1 - Scientists in Kerala discover new species of eel
A research team led by Kerala University of Fisheries and Ocean Studies (Kufos) has discovered a unique species of subterranean fish. The new species has been named 'Pangio bhujia'.
The eel is just about 3 centimetres in length and pinkish-red in colour. It is unique because of the absence of the dorsal fin and pelvic fins. It also differs from other species of the Pangio genus due to the presence of long nasal barbels.
2 - Switzerland Glaciers shrink by 10% in 5 years
Record melting sees Swiss glaciers shrink 10% in five years. Glaciers in Switzerland have shrunk 10% in the past five years, a rate that has never been seen before in over a century of observations. The study revealed that over the past 12 months, about 2% of Switzerland's total glacier volume has been lost which is alarming over climate change.
Glaciologists at the ETH Zurich technical university have warned that more than 90% of some 4,000 glaciers dotted throughout the Alps could disappear by the end of this century if greenhouse gas emissions are not controlled.
3 - Amazon’s male white bellbird is the world’s loudest bird
According to a new study, the call of the male white bellbird in Amazon is the loudest recorded call among all bird species in the world. The bellbird’s call can reach 125 decibels, almost as loud as a very loud rock concert.
According to the researchers, the male could be producing its chainsaw-like calls to attract a potential mate. The screaming piha (Lipaugus vociferans), also an Amazonian species, previously held the record of being the world’s loudest bird.
4 - Traffic noise affects bird physiology and reproductive health: Study
According to a study published in the journal Conservation Biology, birds may undergo a change in physiology and reproductive health when living in environments with constant vehicular traffic noise as compared to when they are breeding in a quiet habitat.
The study highlighted that the chicks of noise-exposed birds were smaller than the young ones from quiet nests. The researchers studied the effect of traffic noise on stress hormone levels, health, and reproductive success in breeding zebra finches -- birds native to the arid areas of Central Australia.
5 - India, Nepal, Bhutan plan trans-border conservation area
India, Nepal and Bhutan have drafted a memorandum of understanding to create a trans-boundary wildlife conservation 'peace park'. The proposed Park will include biodiversity-rich landscapes in adjoining areas of the three countries.
The trans-boundary parks present a fundamental shift in which wildlife conservation is done. From a species focused approach, it will be a landscape based approach. There is already one trans-boundary Protected Area in India and Bhutan, which includes the Manas landscape of Assam.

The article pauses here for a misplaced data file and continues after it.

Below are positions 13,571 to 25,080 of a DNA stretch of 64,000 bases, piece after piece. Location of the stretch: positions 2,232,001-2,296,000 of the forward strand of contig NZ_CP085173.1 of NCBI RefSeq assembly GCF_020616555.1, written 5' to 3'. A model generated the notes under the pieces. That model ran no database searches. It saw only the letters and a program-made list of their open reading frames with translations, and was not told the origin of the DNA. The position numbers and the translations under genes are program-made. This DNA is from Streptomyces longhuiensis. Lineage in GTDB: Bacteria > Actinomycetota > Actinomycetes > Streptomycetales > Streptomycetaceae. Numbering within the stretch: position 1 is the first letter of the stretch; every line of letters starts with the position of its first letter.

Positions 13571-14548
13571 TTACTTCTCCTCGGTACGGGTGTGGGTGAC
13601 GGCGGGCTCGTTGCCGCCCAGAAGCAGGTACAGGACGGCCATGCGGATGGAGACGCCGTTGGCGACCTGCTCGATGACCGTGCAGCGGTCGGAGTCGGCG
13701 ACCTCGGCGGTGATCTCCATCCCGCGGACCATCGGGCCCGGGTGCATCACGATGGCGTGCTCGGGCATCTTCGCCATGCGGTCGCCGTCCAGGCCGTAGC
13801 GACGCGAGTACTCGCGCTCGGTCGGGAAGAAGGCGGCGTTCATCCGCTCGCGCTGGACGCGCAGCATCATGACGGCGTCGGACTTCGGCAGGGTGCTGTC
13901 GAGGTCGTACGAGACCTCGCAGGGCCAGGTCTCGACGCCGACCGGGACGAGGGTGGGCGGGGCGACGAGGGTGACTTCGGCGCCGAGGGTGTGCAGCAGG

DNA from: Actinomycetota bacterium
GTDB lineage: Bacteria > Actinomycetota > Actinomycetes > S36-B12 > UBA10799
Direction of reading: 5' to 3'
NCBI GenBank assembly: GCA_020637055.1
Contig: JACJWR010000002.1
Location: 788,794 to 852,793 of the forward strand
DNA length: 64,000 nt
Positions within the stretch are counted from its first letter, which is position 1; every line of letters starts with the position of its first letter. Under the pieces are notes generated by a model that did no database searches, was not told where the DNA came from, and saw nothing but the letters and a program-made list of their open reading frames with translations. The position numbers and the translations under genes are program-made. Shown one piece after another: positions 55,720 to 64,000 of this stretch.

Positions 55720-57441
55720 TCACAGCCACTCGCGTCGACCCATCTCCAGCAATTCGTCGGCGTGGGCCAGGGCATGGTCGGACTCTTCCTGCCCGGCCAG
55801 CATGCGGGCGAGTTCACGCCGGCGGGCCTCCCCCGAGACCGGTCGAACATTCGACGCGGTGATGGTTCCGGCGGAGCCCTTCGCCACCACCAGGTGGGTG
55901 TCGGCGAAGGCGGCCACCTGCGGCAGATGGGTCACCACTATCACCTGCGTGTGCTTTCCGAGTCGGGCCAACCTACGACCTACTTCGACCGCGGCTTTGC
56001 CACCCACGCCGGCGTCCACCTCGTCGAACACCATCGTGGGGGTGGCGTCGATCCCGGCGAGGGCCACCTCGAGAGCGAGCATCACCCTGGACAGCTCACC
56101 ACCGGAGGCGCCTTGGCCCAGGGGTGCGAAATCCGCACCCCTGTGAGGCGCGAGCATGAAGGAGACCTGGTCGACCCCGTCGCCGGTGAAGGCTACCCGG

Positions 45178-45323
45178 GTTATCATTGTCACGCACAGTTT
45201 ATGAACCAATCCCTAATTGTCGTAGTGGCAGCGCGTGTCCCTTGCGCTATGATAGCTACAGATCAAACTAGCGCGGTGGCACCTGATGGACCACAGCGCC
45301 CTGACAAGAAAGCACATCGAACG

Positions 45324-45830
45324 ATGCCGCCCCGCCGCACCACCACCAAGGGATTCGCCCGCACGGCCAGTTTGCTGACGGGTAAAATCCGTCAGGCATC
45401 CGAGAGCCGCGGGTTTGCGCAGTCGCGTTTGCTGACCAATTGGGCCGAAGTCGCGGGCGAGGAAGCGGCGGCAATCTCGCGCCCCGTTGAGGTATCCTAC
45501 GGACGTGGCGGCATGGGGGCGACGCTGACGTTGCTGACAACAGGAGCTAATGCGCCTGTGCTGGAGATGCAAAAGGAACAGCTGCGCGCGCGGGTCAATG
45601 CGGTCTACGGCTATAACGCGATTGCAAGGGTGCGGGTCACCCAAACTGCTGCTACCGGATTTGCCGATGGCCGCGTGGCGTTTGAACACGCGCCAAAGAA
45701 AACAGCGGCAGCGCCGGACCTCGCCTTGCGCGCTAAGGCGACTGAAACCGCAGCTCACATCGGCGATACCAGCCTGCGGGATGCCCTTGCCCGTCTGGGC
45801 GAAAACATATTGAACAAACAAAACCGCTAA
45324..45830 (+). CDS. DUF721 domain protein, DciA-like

6 - Government launched first national protocol to enumerate snow leopard population in India
Ministry of Environment, Forest and Climate Change launched the first national protocol to enumerate the snow leopard population in the country on the occasion of International Snow Leopard Day. The Day is celebrated on October 23 every year to protect and conserve the snow leopards.
India is believed to have 400 to 700 snow leopards spread across Himachal Pradesh, Uttarakhand, Sikkim, Arunachal Pradesh, Jammu and Kashmir and Ladakh. Project Snow Leopard is an initiative of the Environment Ministry which aims to safeguard and conserve India's unique natural heritage of high altitude wildlife populations and their habitats.
7 - India launched “Green Crackers” in its bid to curb air pollution
In a bid to resolve the crisis of air pollution, the Governnment launched green firecrackers. Council of Scientific and Industrial Research (CSIR) labs have been successful in developing various environment-friendly fireworks such as sound emitting crackers, flowerpots, pencils, chakkar and sparklers. The environment friendly Crackers have reduced emission light and sound emitting crackers with 30% reduction in particulate matter using Potassium Nitrate as an oxidant.
Also these green crackers will be equipped with a green logo as well as a Quick Response (QR) coding systems which have been developed for differentiation of green crackers from conventional crackers.
8 - Ganges Dolphin census began in Bijnor
The annual Ganges river dolphin census, part of the ‘My Ganga, My Dolphin’ campaign, undertaken by the World Wide Fund for Nature-India in collaboration with the Uttar Pradesh Forest Department along about 250-km-long riverine stretch of Upper Ganga between Hastinapur Wildlife Sanctuary and Narora Ramsar site began in Bijnor.
The tandem boat survey method developed by renowned river and marine ecologist Gill Braulik will be used in 2019 census. Two inflated boats which move in tandem is used to count the dolphins. The dumping of industrial pollution is threat to dolphins. In 2018 the count was 33.